Conference Paper
In delay sensitive applications of wireless sensor network, it is required to monitor the situation continuously with the sensors. The continuous monitoring operation results in more energy consumption of the sensor nodes. If the delay in data processing and it's communication from one node to other is more, then energy requirement may increase. In most of the situations, it is difficult to replace the battery of a sensor node, after the deployment of node in the network. The efficient energy management and low latency are the important issue in such applications as they affect the life of network. Many protocols are suggested by various researchers for energy efficient data process and minimum latency in sensor networks. There are limitations in existing protocols as they are particularly designed either for energy efficiency or minimum latency or for both. This paper presents the new protocol to overcome some of the existing protocol's limitations. In this paper, a concept of distance metric based routing protocol approach is explored, for 'high energy efficiency' and 'shortest path selection' for latency improvement. The proposed new protocol is 'Dynamic Energy Efficient Latency Improving Protocol (DEELIP)'. The simulation results are compared with 'AODV' routing protocol. It is observed that in proposed protocol; the overhead of the network traffic is reduced, resulting in improvement of energy efficiency and latency than existing routing protocols.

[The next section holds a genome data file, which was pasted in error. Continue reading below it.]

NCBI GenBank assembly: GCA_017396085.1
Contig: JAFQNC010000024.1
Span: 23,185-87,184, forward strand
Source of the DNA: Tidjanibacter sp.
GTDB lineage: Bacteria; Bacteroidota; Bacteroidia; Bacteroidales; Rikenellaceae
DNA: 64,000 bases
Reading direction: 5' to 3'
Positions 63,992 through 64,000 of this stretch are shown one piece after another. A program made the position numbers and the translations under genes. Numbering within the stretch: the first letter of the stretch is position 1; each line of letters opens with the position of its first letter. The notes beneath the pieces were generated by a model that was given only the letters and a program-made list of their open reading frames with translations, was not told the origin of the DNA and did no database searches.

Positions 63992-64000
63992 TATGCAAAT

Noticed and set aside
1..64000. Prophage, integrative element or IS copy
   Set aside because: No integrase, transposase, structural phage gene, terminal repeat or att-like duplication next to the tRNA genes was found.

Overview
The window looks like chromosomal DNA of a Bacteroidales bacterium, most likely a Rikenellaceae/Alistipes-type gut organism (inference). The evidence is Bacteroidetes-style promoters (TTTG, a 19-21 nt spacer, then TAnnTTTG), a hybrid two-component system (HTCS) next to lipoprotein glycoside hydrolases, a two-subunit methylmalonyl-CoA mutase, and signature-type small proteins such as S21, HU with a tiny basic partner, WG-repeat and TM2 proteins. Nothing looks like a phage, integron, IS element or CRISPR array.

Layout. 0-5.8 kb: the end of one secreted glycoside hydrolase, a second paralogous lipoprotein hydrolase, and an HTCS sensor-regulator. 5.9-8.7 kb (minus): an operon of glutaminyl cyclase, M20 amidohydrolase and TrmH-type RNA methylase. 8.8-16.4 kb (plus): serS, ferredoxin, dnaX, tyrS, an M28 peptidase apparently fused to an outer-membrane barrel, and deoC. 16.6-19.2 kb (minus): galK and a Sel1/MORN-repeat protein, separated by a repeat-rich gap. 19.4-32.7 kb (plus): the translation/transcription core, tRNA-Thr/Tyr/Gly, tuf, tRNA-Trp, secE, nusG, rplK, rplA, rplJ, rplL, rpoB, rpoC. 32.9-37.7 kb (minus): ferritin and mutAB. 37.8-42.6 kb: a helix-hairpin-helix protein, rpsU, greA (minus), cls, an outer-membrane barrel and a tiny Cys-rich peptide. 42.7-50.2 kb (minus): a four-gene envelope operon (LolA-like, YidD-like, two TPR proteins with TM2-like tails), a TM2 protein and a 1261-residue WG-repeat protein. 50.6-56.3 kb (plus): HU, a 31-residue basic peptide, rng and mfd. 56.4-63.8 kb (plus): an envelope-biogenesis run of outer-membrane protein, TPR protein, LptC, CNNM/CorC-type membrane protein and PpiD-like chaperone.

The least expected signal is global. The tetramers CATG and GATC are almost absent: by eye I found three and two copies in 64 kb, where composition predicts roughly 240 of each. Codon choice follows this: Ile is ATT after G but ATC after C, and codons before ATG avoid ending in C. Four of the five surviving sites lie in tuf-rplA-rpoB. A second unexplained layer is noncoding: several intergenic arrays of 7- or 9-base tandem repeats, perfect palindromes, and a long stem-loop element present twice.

Conference Paper
The localization of sensor node is one of the key issues for sensor network systems. Therefore, several localization systems to obtain precise location information have been researched. However, they need completely configured space using a large number of anchor nodes of which location are well known, and are not suitable for sensor networks. To avoid the problems, we proposed the node localization method based on Self-Organizing Maps and needs no prepared space with a large number of anchor nodes. But, as in other similar precise localization methods, the proposed method needs advanced distance measurements unavailable in conventional sensor node systems. In this paper, the modification of the self-organizing localization for distance measurement that uses received signal strength available in conventional sensor node systems is described and its location estimation accuracy is shown.